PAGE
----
General: 1964 Civil Rights Movement
- Struggle of international human rights
Specific: April 3, 1964,
- Cory Methodist Church in Cleveland, Ohio
- Motivational and Persuasive Speech
- Malcolm X
- Civil Rights Activist
- African- American
- Emphasis on the
'Black victim' of Americanism
-Emphasis of expansion of civil rights struggle to a level of a human rights struggle
- Achieving the means of black equality or supremacy by whatever means necessary
- Cory Methodist Church in Cleveland, Ohio
- Preaching the "gospel" of black nationalism
- To encourage to African- Americans to exercise their voting rights
Scene: 1964 Civil Rights Movement
“If we don't do something real soon, I think you'll have to agree that we're going to be forced either to use the ballot or the bullet. It's one or the other in 1964. It isn't that time is running out -- time has run out! “
1964 was a crucial period in civil rights history; this speech directly correlates to the social and political changes and struggles of the period. This absolute relevance to the audience and time period portrays this piece as more poignant and nostalgic.
Agent: Malcolm X
“Although I'm still a Muslim, I'm not here tonight to discuss my religion. I'm not here to try and change your religion. I'm not here to argue or discuss anything that we differ about, because it's time for us to submerge our differences and realize that it is best for us to first see that we have the same problem, a common problem, a problem that will make you catch hell whether you're a Baptist, or a Methodist, or a Muslim, or a nationalist. Whether you're educated or illiterate, whether you live on the boulevard or in the alley, you're going to catch hell just like I am. We're all in the same boat and we all are going to catch the same hell from the same man. He just happens to be a white man. All of us have suffered here, in this country, political oppression at the hands of the white man, economic exploitation at the hands of the white man, and social degradation at the hands of the white man.”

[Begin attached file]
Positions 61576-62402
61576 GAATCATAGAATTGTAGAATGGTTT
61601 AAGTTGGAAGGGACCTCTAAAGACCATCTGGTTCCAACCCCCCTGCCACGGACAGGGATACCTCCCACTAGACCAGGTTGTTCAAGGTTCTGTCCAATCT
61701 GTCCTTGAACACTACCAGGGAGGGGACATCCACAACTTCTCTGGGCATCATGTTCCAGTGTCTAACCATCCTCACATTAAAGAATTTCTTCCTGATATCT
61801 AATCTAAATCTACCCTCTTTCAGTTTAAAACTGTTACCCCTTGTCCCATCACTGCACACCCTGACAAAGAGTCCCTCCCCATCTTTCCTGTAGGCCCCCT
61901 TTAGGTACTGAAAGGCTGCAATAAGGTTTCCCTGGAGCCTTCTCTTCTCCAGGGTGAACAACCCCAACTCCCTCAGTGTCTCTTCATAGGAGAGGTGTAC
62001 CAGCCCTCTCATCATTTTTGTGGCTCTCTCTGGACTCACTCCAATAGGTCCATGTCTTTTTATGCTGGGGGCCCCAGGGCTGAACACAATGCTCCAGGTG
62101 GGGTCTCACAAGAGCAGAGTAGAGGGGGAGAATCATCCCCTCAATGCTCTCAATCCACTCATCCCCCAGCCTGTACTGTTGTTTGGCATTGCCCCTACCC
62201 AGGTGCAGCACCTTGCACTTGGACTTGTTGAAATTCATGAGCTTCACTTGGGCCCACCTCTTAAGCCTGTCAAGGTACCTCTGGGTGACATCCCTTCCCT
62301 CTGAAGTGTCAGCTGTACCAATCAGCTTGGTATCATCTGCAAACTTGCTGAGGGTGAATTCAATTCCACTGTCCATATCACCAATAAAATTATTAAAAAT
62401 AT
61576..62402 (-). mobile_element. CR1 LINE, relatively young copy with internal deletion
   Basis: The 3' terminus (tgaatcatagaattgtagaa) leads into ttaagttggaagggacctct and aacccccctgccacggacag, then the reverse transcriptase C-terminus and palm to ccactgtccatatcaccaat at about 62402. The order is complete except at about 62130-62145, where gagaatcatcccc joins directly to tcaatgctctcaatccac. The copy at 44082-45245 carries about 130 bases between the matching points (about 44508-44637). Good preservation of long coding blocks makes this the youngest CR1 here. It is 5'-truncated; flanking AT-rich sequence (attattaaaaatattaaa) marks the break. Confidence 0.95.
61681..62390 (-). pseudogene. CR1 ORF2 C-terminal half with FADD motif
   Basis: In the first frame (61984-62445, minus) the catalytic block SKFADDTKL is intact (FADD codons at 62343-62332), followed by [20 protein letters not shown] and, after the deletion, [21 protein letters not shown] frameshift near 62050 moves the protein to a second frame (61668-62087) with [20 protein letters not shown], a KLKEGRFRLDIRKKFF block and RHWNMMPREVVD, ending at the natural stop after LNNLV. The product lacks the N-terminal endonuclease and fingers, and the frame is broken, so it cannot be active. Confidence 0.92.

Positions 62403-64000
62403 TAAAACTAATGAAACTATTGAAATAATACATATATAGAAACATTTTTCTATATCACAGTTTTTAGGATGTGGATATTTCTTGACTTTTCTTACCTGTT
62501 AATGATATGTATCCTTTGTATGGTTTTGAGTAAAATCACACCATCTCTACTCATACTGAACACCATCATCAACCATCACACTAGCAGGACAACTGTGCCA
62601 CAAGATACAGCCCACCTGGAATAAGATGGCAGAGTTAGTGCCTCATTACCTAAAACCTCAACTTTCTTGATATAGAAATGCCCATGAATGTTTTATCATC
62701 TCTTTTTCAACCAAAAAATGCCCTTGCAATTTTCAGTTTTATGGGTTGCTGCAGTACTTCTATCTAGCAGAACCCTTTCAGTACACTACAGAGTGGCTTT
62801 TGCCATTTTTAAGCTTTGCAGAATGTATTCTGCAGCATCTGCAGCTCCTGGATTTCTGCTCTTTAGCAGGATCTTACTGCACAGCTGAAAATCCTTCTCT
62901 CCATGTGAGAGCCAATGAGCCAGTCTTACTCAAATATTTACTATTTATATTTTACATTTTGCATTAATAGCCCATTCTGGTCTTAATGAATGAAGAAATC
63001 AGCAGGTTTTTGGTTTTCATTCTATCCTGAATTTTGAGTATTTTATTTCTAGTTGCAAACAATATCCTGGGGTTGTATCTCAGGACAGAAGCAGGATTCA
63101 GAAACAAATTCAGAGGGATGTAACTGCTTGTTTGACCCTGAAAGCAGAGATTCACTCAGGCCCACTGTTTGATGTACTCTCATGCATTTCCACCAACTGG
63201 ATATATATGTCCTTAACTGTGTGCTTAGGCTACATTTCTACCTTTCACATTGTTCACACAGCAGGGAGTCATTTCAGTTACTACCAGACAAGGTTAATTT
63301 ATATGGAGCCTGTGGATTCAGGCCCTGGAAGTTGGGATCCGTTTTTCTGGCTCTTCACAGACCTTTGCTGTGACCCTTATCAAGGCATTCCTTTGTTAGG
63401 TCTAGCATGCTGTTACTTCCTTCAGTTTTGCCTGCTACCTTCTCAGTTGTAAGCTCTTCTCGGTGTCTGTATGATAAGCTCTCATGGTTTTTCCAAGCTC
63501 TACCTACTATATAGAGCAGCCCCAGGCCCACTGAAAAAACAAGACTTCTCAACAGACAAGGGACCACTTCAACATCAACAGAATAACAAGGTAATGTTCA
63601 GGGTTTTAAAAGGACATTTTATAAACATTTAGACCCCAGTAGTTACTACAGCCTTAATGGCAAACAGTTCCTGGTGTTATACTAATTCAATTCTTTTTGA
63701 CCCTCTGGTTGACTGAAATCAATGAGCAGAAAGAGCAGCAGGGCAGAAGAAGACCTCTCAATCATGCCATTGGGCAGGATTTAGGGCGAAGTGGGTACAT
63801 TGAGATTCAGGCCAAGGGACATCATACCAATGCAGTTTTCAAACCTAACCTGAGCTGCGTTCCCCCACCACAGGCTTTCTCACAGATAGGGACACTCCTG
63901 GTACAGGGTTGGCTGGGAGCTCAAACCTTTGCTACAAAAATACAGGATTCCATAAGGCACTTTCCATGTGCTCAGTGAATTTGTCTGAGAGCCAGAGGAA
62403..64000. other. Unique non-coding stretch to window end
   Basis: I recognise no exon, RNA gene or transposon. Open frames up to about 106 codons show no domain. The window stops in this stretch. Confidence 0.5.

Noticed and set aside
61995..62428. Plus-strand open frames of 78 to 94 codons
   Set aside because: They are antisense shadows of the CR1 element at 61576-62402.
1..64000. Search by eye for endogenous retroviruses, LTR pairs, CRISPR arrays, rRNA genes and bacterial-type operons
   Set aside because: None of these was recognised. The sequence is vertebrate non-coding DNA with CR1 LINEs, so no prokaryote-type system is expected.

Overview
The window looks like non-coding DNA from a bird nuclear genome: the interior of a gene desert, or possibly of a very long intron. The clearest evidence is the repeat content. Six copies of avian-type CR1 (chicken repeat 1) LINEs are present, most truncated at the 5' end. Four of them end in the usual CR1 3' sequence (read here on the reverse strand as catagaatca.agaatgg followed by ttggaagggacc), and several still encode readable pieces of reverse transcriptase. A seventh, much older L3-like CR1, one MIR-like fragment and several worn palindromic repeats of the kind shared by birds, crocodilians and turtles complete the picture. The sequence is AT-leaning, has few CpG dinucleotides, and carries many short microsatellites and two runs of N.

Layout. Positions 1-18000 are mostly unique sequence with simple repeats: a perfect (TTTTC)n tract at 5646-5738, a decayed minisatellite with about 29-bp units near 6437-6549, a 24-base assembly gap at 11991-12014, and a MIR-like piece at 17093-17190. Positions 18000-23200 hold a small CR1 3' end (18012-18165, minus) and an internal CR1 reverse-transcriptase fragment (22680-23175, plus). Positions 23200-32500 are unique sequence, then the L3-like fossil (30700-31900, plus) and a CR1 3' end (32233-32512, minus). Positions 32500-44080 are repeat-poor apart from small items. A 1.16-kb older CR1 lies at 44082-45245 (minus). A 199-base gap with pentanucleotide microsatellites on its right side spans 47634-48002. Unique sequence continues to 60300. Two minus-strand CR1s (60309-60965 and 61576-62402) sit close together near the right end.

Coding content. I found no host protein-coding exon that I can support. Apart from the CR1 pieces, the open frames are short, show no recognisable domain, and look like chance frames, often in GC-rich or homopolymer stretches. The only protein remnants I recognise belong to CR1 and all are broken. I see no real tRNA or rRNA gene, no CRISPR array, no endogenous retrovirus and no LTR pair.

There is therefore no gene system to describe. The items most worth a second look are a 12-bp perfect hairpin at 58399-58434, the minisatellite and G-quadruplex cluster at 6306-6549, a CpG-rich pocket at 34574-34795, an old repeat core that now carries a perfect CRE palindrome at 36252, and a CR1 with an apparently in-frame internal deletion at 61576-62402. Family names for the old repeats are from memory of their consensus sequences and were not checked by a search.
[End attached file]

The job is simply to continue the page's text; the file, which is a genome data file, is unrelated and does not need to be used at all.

Malcolm X's 'identifiers' help to establish an ethos that reaches beyond religious stereotypes. Often associated with his Muslim faith and beliefs, X clarifies that his efforts are for all oppressed African- Americans, establishing a larger and more devoted audience.
Agency: Emphasis on Black Victimization in America, The Human Rights Struggle, Black Equality